Jennie

    1. Earl

      Hey Jennie – Thank you for leaving a comment and I’m happy to hear you managed to find this post! Definitely feel free to contact me at any time with any questions you may have about the region or anything else that comes to mind. I could talk about Syria and Kurdistan all day!

  21. Iran Travel Blog

    Hi Earl. I appreciate your good intention for making people familiar with Iran and its attractions. I will be happy to help if there’s anything you think I can do.

    Hey, it’s great to see you in person here in Iran. I look forward to seeing that day Earl.

    Rahman Mehraby
    Destination Iran Travel & Tours

    1. Earl

      Thank you so much for your offer of assistance Rahman! I also look forward to the day when I travel through your country, and now that I read your post about Iranian food, I hope I will have a chance to visit sooner rather than later 🙂

  22. Iran Travel Blog

    These days the social media are the best solution to make sure a travel destination is safe enough for you to travel or not. Blogs are also such a perfect place to connect with those who could tell you about their experience.

    Such step-by-step guide could easily help backpacking travelers find their ways out in a destination like Iraq or other places.

    Rahman Mehraby
    Destination Iran Travel & Tours

    1. Earl

      Hey Rahman – Thank you for commenting and I also read your comments over at Anil’s blog, FoxNomad.com earlier. I couldn’t agree with you more that blogs offer a unique method of spreading the word about travel destinations that many people would never consider. I’d love for this post/guide to help even one person explore this part of the world!

      Perhaps one day I’ll be able to do the same with Iran!

  23. Shawn

    Thanks for your writing! I am planning on visiting Turkey and Iraqi Kurdistan mid March for Newroz/Nûroj with a friend that has been there many times. My question is that I will be entering Turkey on my Croatian Passport and then my American Passport for Iraq. I am a dual citizen. I am doing this to avoid the Visa charges. If the taxi guy takes your passport for the Exit part and give it to the authorities for your Entrance? How do you suggest I tell them I want to Enter on my American one? Just tell them when they call my name? My friend told me that they like Americans so I am thinking I will just tell them then. Suggestions?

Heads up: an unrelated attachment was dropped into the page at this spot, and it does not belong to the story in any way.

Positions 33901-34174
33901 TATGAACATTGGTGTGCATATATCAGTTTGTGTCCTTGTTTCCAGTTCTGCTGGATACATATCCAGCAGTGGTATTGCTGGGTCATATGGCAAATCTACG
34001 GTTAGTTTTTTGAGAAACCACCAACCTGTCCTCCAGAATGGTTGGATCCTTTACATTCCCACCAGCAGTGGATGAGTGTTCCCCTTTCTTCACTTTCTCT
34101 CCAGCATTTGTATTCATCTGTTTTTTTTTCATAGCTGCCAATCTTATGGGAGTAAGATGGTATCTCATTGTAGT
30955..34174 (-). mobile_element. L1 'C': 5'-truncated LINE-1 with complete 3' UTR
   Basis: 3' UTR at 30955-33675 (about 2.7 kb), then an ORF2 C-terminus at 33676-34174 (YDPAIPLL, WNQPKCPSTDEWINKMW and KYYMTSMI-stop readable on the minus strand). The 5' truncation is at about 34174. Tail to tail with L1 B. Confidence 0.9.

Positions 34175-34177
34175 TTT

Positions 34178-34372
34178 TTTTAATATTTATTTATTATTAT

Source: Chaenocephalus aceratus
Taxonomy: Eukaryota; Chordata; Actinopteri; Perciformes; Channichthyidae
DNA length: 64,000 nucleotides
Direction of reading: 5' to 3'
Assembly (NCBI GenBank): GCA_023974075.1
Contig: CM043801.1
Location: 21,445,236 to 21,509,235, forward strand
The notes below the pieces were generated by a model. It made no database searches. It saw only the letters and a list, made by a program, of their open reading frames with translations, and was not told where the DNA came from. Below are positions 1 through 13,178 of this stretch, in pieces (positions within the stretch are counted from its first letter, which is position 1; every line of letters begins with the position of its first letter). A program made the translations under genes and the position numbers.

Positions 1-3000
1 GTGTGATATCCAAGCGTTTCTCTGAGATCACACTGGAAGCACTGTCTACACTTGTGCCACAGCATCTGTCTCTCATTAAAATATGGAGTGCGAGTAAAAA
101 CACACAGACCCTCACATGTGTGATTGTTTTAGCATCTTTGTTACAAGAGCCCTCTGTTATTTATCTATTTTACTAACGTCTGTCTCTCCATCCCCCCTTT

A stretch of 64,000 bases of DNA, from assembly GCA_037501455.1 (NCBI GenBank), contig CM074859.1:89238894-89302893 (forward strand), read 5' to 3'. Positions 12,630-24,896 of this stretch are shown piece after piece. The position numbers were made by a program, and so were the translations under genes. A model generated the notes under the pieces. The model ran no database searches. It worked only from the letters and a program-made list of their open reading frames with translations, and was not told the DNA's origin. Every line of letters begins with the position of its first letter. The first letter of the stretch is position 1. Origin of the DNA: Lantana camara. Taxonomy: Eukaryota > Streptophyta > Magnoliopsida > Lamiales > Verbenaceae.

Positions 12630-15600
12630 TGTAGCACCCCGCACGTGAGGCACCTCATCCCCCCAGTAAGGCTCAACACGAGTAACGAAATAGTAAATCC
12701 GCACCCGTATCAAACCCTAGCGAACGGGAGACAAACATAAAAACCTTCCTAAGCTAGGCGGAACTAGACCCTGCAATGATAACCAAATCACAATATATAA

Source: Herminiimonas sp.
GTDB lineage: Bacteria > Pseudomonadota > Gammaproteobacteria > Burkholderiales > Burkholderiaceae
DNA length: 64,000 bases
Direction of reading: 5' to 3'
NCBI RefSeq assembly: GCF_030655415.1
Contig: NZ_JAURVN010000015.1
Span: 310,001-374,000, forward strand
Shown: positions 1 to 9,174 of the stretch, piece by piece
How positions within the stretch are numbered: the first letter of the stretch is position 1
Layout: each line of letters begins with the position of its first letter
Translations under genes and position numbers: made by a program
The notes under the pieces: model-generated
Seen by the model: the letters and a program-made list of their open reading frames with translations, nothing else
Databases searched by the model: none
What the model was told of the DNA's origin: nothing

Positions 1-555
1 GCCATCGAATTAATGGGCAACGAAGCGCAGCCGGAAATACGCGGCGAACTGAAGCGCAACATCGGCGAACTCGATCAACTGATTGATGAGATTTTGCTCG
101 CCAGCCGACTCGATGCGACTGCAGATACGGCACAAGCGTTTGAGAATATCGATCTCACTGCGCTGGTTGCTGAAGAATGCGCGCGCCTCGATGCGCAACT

1. Earl

      Hey Shawn – You shouldn’t have any problems at all. Just give your Croatian passport to the taxi driver at the start so that this passport will be stamped out of Turkey. Then tell the driver you want to change your passport and hand him the US one for your arrival into Iraq. And you are right in thinking that it would be better to use the American passport for Iraq as you will have no problems at the border. If they do call your name and ask where your exit stamps are from Turkey, simply show them the stamps from your Croatian passport.

      The borders are a lot more laid back than it seems and as soon as the Iraqi officials see your US passport, they’ll probably want to spend a few minutes chatting with you about where you live and whether or not you know their cousins who live in the US too!

      I’m always excited to hear about other people who will be visiting this region. It’s such a unique destination and I have no doubt that you’ll love every minute of your stay (almost every minute maybe, some minutes will leave you scratching your head in utter confusion!). If you have any other questions, feel free to send me an email and I’d be more than happy to help out as best I can…

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  25. Zab

    For years I have always been incredibly apprehensive of going places where, mainly the media, discourage us from travelling and experiencing the facts for ourselves. Your recent blogs on Iraqi Kurdistan have made me think again.

    1. Earl